Variation In The Vibration Emission Of Rotary Hammer Drills Under Simulated Work-Site Conditions - Introduction; Proceedings Of The First American Conference On Human Vibration
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Variation In The Vibration Emission Of Rotary Hammer Drills Under Simulated Work-Site Conditions - Introduction; Proceedings Of The First American Conference On Human Vibration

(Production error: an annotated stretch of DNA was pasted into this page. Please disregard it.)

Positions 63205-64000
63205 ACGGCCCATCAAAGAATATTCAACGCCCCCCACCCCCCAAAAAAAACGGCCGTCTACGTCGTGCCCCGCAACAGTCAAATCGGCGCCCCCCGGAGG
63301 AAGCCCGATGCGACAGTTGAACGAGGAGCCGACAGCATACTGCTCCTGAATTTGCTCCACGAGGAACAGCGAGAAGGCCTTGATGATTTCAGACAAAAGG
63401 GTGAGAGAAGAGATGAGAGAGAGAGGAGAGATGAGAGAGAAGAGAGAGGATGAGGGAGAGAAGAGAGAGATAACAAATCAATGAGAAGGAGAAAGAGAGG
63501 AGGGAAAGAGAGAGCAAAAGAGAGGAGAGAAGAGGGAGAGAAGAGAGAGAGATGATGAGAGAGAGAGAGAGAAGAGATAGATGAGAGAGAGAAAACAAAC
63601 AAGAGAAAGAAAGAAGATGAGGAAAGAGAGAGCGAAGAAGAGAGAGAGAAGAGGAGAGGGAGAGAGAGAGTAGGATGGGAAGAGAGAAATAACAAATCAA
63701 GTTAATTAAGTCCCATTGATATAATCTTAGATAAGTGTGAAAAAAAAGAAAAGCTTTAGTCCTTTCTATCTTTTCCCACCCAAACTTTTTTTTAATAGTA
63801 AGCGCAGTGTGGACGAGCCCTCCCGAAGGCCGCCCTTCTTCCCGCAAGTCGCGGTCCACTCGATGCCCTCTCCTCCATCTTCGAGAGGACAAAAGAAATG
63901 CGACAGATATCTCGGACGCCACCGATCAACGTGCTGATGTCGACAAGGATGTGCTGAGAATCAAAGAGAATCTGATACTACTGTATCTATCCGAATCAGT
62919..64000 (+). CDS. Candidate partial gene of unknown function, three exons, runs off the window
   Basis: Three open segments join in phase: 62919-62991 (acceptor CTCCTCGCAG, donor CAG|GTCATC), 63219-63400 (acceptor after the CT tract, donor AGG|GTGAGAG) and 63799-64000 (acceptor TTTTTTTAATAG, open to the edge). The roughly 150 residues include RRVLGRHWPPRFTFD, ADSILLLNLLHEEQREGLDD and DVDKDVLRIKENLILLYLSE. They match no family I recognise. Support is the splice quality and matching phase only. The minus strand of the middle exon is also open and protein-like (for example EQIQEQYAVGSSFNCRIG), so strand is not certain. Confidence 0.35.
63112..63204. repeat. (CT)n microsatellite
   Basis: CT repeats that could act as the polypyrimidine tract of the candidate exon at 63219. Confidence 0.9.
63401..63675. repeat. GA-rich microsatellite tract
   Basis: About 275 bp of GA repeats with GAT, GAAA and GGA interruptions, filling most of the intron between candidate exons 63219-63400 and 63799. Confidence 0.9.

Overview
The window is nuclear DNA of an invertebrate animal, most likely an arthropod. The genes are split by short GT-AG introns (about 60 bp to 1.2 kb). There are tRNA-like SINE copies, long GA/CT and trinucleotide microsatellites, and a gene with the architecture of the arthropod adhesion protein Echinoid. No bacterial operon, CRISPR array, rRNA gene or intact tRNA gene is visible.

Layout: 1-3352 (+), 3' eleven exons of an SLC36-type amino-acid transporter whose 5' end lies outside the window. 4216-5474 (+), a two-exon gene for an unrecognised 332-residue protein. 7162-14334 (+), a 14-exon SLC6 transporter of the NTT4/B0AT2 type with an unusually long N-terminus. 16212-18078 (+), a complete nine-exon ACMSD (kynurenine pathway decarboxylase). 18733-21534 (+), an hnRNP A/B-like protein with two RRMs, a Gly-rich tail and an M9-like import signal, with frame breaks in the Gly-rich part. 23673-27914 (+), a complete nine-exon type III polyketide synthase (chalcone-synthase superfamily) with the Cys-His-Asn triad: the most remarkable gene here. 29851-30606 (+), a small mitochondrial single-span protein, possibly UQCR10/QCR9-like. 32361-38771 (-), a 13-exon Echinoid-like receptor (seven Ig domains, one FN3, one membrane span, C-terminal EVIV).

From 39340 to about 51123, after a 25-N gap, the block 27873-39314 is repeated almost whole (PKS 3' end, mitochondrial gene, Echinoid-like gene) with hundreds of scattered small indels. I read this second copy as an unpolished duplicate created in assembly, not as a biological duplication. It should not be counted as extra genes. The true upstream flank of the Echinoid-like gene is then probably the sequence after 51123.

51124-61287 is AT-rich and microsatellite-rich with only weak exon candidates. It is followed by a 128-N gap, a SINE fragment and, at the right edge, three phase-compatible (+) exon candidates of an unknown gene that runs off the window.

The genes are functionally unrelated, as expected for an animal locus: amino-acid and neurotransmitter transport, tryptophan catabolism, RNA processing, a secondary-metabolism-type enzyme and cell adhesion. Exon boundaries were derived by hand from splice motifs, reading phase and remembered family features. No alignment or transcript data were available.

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      Tool manufacturers are required to provide declarations of vibration emission values in order to sell their tools within Europe. To ensure that users can compare results obtained from different manufacturers, the declared values must be obtained using a methodology as specified in the relevant test code (such as in the ISO 8662 series of standards). In most cases, the vibration emission values obtained using test codes under-estimate the vibration that an operator will be exposed to when using the tool on a work-site. A further problem with manufacturers’ data is that usually only a single value is provided for a tool. This is despite many factors affecting the vibration emission, including inserted tool type, work piece, operator technique, tool condition. New improved test codes are in the process of being developed. In order to provide guidance to users on how to interpret manufacturers’ data, a Draft CEN Technical Report (Draft CEN/TR 15350 (2005)) was developed. Part of the CEN/TR provides multiplication factors for combinations of task and tool type. For example, data obtained from electrical hammer drills (tested according to EN 60745-2-6:2003) should be multiplied by 2, for hammering applications, in order to obtain an estimate of the vibration emission during work. In response to concerns from industry, the UK trade association OPERC have, in collaboration with hire companies and tool manufacturers, established a freely accessible online database of tool emission values based on independent tests carried out under simulated work-site conditions. This paper reports some of the data obtained from electrical hammer drills, highlighting the range of emission values that can be obtained for a tool. Data from many other tool types are also included in the database. Methods Tri-axial hand-arm vibration was measured at both handles of each of 19 electrical hammer drills, in accordance with ISO 5349-1 (2001). Each tool was measured with three experienced operators and at least 5 runs were completed for each operator. Tools were tested using a range of appropriate new bits from 4 to 40 mm diameter. The minimum number of bits for a tool was 3; the maximum number was 29. 146 tool / bit combinations are reported here, representing about 2200 individual 6-axis measurements. Operators were required to drill vertically into a concrete block with a compressive strength after 28 days of 40 N/mm². Two drills (1 and 15) were battery powered; others were powered using a 110V transformer supply.
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